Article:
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OAL for JHP bullets

Discussion in 'Handloading and Reloading' started by Austin Charles, Dec 29, 2004.

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  1. Austin Charles

    Austin Charles Member

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    Should I use a different OAL for JHP's as to jacketed bullets?

    The reason I ask is I just got some Montana Gold 165gr JHP and they are longer than what I was using, 165gr (West Coast Bullets, RNFP)

    I would tend to think that this will cause some higher pressure if I seat them at the same OAL as the FMJ.


    My Speer #13 has Gold Dot JHP's in 165gr. Would I be ok using their load data? Speer alway's seems to be on the high side from everyone else.


    I will be shooting these out of a Glock 27 & 23

    If anyone has some favorite loads for the Montana Gold 165's JHP I would be grateful to hear them.

    Thanks Erik
     
  2. stans

    stans Member

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    Actually you need to load to an OAL that is reliable in your firearm. Anytime you change bullets you should work up loads again.
     
  3. Austin Charles

    Austin Charles Member

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    Yea, I am going to have to anyway because the West Coast bullets use lead data.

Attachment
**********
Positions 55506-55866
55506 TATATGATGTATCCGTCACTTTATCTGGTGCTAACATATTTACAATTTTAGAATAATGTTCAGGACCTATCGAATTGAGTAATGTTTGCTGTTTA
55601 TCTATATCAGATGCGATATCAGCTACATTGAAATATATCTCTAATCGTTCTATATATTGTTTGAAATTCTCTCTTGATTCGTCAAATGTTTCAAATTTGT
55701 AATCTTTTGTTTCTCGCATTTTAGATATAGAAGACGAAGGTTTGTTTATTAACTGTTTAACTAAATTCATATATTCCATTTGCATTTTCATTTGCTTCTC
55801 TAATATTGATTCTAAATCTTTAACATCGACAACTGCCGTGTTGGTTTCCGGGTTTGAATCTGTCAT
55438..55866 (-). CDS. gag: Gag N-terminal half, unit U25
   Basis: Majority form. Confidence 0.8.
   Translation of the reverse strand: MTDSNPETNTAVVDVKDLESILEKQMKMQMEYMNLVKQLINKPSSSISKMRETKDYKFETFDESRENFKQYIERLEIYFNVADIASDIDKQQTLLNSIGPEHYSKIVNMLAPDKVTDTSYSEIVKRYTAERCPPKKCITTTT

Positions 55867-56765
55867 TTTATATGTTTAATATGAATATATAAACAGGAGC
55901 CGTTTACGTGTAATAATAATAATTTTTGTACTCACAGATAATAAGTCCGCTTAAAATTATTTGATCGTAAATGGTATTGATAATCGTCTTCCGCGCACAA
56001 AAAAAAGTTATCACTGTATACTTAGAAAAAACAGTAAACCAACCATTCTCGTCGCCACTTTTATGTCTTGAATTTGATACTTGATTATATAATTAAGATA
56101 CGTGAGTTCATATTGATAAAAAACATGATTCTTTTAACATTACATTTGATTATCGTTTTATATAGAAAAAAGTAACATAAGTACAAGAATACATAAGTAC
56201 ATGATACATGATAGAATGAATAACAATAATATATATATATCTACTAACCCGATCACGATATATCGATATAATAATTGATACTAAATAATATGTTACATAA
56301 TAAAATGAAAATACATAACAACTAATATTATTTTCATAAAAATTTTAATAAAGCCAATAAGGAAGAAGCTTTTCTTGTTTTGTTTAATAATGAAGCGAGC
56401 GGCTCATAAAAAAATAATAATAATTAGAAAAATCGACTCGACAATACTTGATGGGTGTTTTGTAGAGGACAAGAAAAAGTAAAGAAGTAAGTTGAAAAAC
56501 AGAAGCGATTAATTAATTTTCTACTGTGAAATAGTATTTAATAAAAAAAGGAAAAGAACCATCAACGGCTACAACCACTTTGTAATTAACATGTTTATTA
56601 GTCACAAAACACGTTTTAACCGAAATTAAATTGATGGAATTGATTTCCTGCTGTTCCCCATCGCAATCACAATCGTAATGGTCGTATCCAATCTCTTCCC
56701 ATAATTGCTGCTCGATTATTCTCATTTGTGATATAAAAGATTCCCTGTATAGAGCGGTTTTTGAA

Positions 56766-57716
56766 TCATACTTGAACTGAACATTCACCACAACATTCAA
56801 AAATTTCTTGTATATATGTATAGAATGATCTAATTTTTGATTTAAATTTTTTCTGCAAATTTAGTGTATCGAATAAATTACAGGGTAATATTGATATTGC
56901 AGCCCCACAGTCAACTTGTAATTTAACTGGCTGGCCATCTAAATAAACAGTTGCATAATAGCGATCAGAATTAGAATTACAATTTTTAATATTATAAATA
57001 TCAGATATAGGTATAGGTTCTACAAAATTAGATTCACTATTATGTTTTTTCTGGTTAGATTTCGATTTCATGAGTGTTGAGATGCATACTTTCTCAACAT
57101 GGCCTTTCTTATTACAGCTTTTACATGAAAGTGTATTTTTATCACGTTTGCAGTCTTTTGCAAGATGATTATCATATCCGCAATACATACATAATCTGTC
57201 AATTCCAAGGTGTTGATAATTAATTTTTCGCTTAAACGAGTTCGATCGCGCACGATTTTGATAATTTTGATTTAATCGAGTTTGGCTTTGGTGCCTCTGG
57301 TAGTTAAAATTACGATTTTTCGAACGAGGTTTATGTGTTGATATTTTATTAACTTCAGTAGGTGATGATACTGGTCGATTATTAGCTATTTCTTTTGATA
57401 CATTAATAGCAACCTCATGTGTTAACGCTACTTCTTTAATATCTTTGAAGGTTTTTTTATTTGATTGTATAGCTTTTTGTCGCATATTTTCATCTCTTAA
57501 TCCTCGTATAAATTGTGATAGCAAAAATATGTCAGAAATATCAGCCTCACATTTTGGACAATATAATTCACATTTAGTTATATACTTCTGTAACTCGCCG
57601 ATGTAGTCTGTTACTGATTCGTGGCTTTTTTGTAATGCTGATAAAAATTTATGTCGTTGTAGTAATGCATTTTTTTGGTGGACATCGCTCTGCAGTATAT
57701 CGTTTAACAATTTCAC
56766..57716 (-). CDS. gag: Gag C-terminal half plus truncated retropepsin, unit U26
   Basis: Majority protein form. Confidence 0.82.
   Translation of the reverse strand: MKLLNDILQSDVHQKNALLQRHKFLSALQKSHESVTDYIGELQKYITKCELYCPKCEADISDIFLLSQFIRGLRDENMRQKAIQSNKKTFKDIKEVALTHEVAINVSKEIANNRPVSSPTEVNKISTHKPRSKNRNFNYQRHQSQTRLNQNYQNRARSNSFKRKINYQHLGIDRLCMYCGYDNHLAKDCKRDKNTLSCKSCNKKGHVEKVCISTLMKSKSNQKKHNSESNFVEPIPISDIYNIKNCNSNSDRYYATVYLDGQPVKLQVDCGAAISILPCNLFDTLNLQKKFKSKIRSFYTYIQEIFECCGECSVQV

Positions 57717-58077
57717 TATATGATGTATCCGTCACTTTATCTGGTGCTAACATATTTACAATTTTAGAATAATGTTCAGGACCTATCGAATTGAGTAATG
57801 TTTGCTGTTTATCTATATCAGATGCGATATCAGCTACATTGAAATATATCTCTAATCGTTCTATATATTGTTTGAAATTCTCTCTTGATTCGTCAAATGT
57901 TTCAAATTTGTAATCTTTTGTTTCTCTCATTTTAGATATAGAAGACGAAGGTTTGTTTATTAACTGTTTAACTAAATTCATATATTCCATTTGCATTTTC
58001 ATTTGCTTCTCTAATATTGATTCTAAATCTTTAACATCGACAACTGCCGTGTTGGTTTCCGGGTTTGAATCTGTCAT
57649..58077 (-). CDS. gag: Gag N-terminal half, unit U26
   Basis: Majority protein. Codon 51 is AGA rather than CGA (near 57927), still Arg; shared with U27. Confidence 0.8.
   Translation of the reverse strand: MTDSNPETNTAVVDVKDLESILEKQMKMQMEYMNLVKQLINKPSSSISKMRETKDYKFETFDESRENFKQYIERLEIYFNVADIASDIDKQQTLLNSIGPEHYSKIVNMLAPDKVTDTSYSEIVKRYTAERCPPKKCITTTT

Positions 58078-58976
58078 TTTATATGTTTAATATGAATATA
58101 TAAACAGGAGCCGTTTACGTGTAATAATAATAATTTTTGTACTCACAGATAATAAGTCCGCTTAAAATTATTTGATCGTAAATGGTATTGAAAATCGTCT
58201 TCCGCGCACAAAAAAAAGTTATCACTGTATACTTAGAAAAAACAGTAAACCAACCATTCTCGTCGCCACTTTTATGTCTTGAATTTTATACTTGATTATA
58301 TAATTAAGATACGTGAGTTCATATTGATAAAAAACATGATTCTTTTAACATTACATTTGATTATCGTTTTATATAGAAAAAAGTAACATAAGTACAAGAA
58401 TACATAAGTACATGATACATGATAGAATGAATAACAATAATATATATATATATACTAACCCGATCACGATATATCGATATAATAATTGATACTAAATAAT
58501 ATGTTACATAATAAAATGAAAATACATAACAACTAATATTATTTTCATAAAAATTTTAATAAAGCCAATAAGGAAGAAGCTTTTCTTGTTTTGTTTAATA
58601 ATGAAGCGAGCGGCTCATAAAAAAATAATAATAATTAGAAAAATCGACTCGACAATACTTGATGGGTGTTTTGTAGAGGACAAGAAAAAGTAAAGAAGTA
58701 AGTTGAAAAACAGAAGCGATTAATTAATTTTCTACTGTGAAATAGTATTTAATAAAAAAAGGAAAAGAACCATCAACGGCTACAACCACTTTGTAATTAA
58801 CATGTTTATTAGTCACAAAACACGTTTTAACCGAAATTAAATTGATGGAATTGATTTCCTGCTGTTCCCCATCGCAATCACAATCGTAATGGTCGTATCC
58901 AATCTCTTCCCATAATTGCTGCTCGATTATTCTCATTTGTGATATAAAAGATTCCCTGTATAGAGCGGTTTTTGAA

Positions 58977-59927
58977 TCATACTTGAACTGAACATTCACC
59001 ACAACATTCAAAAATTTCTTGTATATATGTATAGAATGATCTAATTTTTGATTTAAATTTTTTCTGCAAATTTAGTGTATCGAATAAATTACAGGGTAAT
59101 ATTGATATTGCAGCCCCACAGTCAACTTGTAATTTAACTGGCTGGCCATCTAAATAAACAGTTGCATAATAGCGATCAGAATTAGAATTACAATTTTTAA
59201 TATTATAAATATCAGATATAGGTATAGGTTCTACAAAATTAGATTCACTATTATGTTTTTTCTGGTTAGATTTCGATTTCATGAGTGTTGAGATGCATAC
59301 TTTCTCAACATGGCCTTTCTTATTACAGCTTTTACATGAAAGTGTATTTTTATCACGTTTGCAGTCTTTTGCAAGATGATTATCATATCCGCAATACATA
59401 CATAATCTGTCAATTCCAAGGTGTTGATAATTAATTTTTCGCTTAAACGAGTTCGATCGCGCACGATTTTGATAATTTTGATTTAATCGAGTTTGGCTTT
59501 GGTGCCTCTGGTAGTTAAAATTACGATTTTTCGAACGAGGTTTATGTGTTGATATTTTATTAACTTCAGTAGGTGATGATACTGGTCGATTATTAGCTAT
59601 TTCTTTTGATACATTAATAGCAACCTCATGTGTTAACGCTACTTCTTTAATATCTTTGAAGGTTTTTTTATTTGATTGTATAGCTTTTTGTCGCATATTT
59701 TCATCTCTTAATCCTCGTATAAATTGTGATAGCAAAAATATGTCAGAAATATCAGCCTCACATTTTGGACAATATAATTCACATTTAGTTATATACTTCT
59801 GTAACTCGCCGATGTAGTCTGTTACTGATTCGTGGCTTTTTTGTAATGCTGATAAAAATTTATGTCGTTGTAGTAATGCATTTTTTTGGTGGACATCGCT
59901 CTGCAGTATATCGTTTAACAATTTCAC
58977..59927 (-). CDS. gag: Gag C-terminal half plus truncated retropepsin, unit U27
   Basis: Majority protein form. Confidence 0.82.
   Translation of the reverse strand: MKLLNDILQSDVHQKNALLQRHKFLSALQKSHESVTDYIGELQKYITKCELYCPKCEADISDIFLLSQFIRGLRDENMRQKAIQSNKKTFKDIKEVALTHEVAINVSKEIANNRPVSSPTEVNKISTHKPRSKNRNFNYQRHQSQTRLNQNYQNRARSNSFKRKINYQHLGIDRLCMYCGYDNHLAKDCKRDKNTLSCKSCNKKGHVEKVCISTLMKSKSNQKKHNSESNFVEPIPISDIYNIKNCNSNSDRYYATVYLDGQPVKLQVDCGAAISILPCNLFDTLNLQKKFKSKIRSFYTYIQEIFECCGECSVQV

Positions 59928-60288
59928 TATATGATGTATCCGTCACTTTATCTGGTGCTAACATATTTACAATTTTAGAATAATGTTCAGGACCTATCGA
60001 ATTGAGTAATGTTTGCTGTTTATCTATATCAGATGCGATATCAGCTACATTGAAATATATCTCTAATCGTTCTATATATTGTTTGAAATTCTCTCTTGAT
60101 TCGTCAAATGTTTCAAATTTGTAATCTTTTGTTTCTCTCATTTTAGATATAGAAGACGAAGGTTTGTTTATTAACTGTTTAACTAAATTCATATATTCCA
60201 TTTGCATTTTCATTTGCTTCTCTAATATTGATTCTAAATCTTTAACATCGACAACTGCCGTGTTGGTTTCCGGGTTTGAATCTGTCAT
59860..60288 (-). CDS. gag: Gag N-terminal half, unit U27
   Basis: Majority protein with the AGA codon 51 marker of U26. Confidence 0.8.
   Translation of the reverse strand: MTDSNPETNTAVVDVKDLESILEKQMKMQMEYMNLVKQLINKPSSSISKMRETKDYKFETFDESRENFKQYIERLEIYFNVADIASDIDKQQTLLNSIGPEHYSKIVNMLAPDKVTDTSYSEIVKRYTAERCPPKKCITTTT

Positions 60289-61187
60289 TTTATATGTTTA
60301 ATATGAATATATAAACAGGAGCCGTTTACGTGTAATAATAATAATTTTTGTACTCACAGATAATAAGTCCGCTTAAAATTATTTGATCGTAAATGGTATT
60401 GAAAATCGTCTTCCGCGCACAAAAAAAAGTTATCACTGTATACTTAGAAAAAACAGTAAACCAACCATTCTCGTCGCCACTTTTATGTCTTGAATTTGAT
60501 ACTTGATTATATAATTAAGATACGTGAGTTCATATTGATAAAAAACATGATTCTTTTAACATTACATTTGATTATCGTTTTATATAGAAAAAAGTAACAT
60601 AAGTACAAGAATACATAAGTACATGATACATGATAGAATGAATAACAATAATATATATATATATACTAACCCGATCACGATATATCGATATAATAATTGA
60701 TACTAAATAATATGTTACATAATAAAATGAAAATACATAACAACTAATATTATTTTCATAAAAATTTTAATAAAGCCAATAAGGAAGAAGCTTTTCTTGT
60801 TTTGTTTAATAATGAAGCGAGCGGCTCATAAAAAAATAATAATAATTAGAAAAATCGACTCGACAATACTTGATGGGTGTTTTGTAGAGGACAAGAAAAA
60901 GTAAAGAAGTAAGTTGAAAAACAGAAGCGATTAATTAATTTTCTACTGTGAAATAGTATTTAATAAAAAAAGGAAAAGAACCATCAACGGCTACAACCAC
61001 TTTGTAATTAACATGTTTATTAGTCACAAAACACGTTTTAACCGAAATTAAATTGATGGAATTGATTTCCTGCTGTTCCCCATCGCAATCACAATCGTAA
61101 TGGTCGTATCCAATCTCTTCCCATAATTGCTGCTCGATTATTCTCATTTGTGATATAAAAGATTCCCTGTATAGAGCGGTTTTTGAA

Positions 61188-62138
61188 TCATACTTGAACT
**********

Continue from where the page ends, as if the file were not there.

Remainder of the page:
I guess my question is can I use FMJ data for JHP's? and will the Speer Gold Dot load data work?

    Thanks Erik
     
  4. stans

    stans Member

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    Plated bullets generally follow load data for cast lead. Plated bullets are nothing more than swaged lead bullets with a thin copper plating. This gives them a hardness that is fairly close to a cast lead bullet. Jacketed bullets using traditional copper jackets are harder than plated or any lead bullet, so the load data is different and it takes more powder to push a jacketed bullet to the same velocity as a lead or plated bullet.

    You might be able to use the exact load data for a 230 grain FMJ load with a 230 grain JHP if the bases of the bullets are seated to the same depth in the case and the bearing surfaces of the bullets are identical. If the JHP bullet has a longer bearing surface (the total surface of the bullet that contacts the barrel grooves) then it will have more friction in the barrel and will not be propelled quite as fast.

    Seating a JHP so that the base of the bullet is at the same depth as a FMJ bullet could result in a round that is too long in OAL to function in your firearm. When a JHP is made, the lead that is displaced by the hollow cavity has to go somewhere, so JHP bullets tend to be a bit longer than FMJ bullets of the same weight.

    I still think that it is safest to work up a new load when switching bullets.
     
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